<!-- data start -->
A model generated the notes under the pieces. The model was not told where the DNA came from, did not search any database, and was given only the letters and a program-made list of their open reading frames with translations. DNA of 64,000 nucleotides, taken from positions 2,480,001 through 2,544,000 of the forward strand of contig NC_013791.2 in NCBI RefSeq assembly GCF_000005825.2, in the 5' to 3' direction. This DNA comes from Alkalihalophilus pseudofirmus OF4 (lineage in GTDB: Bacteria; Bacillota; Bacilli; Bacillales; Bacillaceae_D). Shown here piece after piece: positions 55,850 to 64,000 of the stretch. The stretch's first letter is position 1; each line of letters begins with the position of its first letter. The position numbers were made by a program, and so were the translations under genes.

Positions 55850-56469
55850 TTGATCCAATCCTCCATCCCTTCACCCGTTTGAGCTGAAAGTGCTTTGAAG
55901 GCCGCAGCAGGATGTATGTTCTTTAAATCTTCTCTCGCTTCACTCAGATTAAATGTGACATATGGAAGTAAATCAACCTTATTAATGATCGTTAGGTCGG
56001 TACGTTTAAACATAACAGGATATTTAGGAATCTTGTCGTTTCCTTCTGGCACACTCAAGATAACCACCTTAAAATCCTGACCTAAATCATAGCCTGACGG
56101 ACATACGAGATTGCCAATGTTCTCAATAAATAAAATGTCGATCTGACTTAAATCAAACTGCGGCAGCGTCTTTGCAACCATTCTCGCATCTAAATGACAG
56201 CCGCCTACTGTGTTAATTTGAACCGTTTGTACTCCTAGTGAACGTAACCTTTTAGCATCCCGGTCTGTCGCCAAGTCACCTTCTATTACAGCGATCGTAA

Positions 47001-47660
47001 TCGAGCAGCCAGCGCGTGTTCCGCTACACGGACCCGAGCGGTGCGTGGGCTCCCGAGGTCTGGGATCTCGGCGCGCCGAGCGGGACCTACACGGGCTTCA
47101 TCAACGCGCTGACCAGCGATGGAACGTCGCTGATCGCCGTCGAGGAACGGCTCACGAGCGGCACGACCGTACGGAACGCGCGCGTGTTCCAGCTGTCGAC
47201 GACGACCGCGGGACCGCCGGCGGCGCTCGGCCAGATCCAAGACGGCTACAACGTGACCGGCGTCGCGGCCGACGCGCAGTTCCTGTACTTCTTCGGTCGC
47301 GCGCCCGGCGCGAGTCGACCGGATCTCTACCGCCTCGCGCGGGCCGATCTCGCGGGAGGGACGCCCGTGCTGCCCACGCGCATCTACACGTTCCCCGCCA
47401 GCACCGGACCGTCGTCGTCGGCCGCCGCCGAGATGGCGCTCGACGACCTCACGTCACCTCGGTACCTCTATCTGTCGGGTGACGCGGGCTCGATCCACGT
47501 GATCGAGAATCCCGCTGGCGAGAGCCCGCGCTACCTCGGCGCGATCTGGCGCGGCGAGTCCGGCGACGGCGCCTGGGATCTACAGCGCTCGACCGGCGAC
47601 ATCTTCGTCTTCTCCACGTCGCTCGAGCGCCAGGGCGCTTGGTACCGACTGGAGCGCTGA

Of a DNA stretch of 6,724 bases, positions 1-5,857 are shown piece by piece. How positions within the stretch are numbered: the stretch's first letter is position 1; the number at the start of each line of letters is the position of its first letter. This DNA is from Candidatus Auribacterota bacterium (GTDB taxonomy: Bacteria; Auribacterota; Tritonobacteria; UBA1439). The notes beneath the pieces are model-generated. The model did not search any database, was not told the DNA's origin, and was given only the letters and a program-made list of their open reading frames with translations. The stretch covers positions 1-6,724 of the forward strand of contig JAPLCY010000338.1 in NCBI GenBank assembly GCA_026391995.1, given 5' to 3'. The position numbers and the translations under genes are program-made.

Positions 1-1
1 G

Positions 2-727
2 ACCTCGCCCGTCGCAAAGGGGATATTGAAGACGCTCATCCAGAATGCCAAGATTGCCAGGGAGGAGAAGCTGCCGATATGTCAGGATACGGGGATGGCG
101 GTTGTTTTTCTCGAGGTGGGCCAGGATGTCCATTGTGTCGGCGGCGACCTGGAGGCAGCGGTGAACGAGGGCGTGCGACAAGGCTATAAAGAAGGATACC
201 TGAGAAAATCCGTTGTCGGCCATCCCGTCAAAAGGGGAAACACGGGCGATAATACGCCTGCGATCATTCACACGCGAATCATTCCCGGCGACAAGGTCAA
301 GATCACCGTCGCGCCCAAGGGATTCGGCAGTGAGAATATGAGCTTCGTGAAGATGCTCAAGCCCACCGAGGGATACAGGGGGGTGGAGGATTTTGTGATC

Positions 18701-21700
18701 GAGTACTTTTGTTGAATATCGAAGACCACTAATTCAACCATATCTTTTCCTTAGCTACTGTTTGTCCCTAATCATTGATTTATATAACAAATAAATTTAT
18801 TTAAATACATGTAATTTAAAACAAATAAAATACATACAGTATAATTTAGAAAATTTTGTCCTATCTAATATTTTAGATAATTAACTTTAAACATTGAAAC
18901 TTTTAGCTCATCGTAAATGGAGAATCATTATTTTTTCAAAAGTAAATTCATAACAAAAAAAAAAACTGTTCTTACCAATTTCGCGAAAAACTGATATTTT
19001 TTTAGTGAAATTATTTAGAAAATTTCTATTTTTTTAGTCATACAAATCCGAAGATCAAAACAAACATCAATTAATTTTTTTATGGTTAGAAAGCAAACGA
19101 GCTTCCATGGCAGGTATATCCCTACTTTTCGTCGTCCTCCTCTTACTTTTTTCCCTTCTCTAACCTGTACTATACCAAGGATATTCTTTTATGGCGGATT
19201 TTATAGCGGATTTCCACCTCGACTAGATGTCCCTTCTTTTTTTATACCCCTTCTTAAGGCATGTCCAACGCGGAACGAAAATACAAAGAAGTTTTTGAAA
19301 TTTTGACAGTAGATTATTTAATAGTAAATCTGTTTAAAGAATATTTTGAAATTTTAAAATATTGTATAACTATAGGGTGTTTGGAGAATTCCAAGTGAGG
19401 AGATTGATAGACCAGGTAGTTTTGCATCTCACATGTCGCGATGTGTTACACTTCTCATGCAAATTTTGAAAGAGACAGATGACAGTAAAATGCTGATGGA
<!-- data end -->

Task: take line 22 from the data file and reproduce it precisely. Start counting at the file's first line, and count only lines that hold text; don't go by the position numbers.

201 TGAGAAAATCCGTTGTCGGCCATCCCGTCAAAAGGGGAAACACGGGCGATAATACGCCTGCGATCATTCACACGCGAATCATTCCCGGCGACAAGGTCAA